Smart Thermostats – The Future and the Past of HVAC

Arlington, Texas – Artificial Intelligence, innovation and novel approaches are exponentially changing how we use HVAC and smart thermostats. We have come a long way since Willis Carrier invented the modern air conditioner in 1902. The first modern residential air conditioning system was installed in 1914. The unit was massive at 7 feet high, 6 feet wide, and 20 feet long.

More and more homeowners are becoming conscientious towards purchasing products that are greener and leave less of a carbon footprint. Regarding heating and air conditioning customers also look for systems that are much more efficient. Year after year HVAC manufacturers continue to innovate and provide new systems that lower the costs to operate said systems. Unfortunately, year after year power companies increase the cost of electricity and if you have concluded like I have it appears inflation is beating innovation.

Unless you live under a rock, most people know when the next Playstation, Apple IPhone, Xbox, Samsung Galaxy, and the like are coming out. These major companies spend millions in advertising to ensure that everyone will know.  However, you rarely ever hear of up-and-coming HVAC innovations and novel technologies from the HVAC industry.  Unlike the above gadgets, homeowners do not really think about their HVAC until they have problems with their current one. There is no WOW factor in a heat pump that cools a room one second faster and does so while utilizing 5% less electricity than the previous generation.  Thus, HVAC innovations and novel technologies related to such seem to disappear into obscurity.

HVAC Innovations and Novel Approaches

Believe it or not HVAC innovations and new technologies are being developed beyond the major HVAC manufacturers such as Trane, Carrier, York and others. The Department of Energy for one funds research to various colleges, institutions, and even other government funded institutes. Most notably as of lately the National Renewable Energy Laboratory has multiple research projects under way in developing emerging HVAC related applications.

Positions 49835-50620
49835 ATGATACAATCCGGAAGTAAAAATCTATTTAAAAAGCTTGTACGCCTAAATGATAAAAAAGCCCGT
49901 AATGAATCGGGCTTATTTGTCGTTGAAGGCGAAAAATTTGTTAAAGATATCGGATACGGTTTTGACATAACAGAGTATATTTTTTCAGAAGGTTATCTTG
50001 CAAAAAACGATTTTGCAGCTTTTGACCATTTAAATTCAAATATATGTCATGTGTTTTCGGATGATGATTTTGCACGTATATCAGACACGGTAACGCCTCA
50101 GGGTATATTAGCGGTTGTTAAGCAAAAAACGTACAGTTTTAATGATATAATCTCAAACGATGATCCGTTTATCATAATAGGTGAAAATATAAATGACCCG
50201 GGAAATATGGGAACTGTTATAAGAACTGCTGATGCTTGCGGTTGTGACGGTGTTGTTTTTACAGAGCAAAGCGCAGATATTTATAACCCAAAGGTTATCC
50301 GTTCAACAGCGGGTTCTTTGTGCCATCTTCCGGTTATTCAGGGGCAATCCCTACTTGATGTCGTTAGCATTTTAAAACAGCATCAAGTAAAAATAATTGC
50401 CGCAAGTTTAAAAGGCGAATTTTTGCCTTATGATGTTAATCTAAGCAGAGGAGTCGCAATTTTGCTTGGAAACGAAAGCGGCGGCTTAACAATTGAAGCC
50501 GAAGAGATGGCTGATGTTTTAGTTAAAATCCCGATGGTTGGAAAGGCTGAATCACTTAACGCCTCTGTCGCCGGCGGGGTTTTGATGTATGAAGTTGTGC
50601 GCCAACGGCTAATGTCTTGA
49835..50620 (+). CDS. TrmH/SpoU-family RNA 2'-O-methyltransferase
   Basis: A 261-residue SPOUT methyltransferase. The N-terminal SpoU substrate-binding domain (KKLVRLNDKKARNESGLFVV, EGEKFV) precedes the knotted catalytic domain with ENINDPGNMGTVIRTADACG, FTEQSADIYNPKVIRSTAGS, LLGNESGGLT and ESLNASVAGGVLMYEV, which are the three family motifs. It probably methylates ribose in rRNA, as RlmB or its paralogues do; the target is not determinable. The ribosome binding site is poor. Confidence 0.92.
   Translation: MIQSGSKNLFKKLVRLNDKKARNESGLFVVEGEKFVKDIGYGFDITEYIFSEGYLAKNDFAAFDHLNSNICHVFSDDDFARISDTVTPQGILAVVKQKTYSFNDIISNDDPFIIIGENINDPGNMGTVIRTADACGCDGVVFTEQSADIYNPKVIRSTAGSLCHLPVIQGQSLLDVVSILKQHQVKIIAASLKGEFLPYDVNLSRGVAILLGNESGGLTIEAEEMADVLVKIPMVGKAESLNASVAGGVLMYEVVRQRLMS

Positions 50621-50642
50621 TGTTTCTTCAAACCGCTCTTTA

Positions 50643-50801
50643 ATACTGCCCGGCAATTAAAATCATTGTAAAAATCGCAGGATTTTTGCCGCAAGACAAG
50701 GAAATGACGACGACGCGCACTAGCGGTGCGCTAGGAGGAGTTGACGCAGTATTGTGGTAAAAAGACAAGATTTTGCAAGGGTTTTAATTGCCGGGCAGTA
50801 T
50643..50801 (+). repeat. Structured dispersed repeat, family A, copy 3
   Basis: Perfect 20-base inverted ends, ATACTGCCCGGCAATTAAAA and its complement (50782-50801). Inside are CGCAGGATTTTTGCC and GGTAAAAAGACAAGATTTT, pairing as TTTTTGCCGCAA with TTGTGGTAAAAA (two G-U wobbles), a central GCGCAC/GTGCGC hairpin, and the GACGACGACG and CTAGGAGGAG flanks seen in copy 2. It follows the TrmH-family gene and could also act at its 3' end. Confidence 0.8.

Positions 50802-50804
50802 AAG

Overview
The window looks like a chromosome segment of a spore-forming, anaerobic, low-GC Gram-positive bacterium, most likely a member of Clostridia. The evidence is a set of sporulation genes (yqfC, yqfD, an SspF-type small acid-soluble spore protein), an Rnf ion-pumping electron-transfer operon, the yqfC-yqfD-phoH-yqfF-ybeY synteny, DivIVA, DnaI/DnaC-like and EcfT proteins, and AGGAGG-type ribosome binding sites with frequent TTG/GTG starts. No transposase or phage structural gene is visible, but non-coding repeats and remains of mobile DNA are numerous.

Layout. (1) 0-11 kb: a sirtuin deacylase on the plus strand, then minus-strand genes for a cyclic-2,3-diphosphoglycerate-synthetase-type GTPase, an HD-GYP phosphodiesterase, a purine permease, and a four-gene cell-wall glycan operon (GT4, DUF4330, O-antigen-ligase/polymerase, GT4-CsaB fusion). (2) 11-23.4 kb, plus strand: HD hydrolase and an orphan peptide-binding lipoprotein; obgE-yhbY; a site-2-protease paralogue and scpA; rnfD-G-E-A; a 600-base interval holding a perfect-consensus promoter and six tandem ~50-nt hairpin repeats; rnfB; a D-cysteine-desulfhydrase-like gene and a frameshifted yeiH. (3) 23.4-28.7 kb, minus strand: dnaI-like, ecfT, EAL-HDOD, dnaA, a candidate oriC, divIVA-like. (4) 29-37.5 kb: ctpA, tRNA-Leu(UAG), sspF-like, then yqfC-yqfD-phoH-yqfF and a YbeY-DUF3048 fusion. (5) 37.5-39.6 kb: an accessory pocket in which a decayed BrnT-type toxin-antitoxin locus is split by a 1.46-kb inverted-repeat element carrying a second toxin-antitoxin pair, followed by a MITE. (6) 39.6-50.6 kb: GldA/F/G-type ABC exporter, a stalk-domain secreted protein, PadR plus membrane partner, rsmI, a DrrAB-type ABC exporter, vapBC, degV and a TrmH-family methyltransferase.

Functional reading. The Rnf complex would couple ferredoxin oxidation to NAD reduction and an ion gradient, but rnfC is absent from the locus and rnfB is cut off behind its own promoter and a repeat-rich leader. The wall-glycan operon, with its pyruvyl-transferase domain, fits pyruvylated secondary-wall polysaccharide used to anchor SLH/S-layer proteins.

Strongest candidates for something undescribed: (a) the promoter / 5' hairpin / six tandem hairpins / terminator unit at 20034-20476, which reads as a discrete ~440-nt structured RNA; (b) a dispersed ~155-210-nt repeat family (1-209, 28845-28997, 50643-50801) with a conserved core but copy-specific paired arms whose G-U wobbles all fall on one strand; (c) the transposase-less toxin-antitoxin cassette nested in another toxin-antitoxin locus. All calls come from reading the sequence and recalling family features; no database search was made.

Research projects like one at the National Renewable Energy Laboratory that is experimenting with using graphite and a wax composite as an integrated phase-change composite material in an HVAC system. If successful, the tech could significantly decrease the electrical charge and demand when compared with traditional vapor-compression air conditioner technology.

However, this is the future. For a moment, let us shift focus on futuristic technology that is already in the here and now.

Today’s HVAC Technology – Well actually the Past

Warren JohnsonTo bring up current technology we need to go back 138 years.  It was the year 1883, In Whitewater, Wisconsin. In this city was a High School teacher by the name of Warren Johnson who worked at the State Normal School, now formally known as The University of Wisconsin – Whitewater.  At the time, Johnson was the Professor of Natural Science. Johnson had an inquisitive mind and was thoroughly interested in electricity.

Johnson is credited with having developed the first patented thermostat. However, it was not the world’s first thermostat. At the time he patented the instrument and called it the electric tele-thermoscope. It was a metallic coiled thermostat that had a mercury switch. The thermostat could be used to ring a bell that would alert a fireman to open or close the heating damper in basement where the furnace would be stored.

The inspiration for this idea came from the fact that custodians at the school controlled the heating of the classrooms through these hand-operated dampers. They would periodically access the classrooms to determine when to open or close the dampers.  These disruptions inspired Johnson to create the bi-metal thermostat.

William Plankinton and the Plankinton Packing Company

When William Plankinton learned of the device, he became interested in providing substantial financial investment to manufacturer the thermostat. Thus, the Johnson Electric Service Company was founded in 1885 in Milwaukee, Wisconsin. Warren Johnson’s most notable contribution towards temperature control was the automatic multi-zone temperature control system.  This was a pneumatic system that utilized a bi-metal thermostat that controlled air flow through a nozzle. A regulator was then used to control a valve for the heat exchanger or to control a damper of a forced air system.